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Woman Awarded $5.3 Million in 'Date Rape' Case

Courts: Judge enters a default civil judgment against a man acquitted of criminal charges that he had drugged women.


A businessman who was acquitted of rape charges in a criminal trial has been ordered to pay $5.3 million in civil damages to one of his alleged victims.

The default judgment against John Gordon Jones came one year after the computer entrepreneur was found not guilty of raping nine women and released from jail, where he had spent two years without bail awaiting criminal trial.

Jones said he will appeal the civil judgment.

Last week, Los Angeles County Superior Court Judge David L. Minning awarded the woman $4 million in punitive damages, nearly $1 million in compensatory damages and about $280,000 in attorney fees and other costs.

"I am an innocent man," Jones said.

"She doesn't deserve a dime. This is not justice, but we will get to justice."

The woman alleged that Jones kidnapped and sexually assaulted her in 1998. She asked for damages, including emotional distress.

Her lawyer, Gregg J. Goldfarb, said his client is ecstatic.

"It took tremendous courage, considering what the first jury did, for her to have faith that the system was not broken," he said.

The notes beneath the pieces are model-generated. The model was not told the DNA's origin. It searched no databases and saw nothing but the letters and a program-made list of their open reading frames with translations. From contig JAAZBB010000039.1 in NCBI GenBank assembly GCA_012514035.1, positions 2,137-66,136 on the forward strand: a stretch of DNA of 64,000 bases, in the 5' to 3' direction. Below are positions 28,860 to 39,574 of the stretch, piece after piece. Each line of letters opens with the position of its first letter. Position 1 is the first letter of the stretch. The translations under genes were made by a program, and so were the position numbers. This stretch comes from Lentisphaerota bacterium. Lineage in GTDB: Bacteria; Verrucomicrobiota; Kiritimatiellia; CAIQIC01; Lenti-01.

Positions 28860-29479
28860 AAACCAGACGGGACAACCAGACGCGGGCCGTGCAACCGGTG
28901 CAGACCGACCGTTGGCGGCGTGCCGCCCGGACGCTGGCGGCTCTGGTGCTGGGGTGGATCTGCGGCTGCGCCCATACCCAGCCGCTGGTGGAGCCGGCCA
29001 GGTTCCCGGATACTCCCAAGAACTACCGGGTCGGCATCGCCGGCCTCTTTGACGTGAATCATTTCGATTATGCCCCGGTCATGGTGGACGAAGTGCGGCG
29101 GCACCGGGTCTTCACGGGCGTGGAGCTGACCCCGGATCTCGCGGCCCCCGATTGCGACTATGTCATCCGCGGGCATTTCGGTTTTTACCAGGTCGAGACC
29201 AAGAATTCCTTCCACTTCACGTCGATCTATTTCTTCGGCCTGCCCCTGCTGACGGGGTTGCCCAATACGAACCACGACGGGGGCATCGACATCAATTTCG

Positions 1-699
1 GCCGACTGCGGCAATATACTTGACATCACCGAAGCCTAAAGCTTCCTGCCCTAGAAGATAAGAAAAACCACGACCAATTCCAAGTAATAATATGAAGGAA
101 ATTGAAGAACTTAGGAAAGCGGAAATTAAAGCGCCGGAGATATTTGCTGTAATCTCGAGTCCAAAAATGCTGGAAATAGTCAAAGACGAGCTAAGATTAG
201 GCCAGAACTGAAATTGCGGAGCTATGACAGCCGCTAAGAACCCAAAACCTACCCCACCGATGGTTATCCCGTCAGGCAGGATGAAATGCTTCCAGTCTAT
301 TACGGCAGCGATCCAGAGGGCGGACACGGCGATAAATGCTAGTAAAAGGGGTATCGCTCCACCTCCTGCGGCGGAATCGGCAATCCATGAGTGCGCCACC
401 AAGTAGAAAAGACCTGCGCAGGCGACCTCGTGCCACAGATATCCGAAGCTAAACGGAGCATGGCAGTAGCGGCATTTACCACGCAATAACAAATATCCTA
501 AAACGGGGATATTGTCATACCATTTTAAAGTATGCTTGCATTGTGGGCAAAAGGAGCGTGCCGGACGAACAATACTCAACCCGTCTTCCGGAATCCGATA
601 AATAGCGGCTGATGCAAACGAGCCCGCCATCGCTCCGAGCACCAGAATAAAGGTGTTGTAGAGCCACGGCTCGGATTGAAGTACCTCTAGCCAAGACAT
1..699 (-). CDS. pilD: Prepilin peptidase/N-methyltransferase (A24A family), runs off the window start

Goldfarb said he hopes that other women will learn to be very guarded with their drinks.

Jones was accused of giving the women what are commonly known as "date rape drugs" when he met them in bars.

"This was a horrendous situation," Goldfarb said.

Jones, who owns World Tech, a computer firm in Encino, was criminally accused of picking up women in Hollywood nightclubs, taking them by limousine to his home in the Beverly Glen area and drugging and sexually assaulting them.

Nine women alleged that they were victims. Defense attorneys maintained that the sex was consensual. Jurors deliberated for 15 days before returning the not guilty verdicts.

Several civil suits filed by other alleged victims were dismissed. One suit was settled with a $6,000 donation by Jones to the plaintiff's favorite charity, said one of Jones' attorneys, Milton C. Grimes.

Goldfarb said he expects to collect the judgment from Jones.

"He's got a business and he's got real property," he said. "We're all over him."

Jones' attorneys and investigator said the judge's order was flawed.

Before the trial, Minning found that Jones' legal team violated rules by failing to hand over information to the other side and sanctioned the lawyers $150,000.

Then he determined that the lawyers were still not complying, and ruled that they could not present their case.

"This was not a jury trial," said Jones' private investigator, William Pavelic.

"This was not based on facts or what transpired."

Pavelic said he and Jones' lawyers did not have the original notes and tapes that were the basis of the default judgment.

Grimes, who represented Jones in the criminal case, said the civil attorneys "were doing everything in their power to comply with the court's discovery requirements," and that Jones should have gotten the opportunity to have his day in court.

"I don't think he should be punished by dismissing his defense," Grimes said.

After Minning dismissed Jones' response to the suit, the plaintiff's attorneys presented several witnesses--including the woman, her therapist and a psychiatrist from UCLA Medical Center--during the damages portion of the case. Minning issued his decision June 25.

Jones has filed a separate civil suit against Los Angeles County and the district attorney's office.

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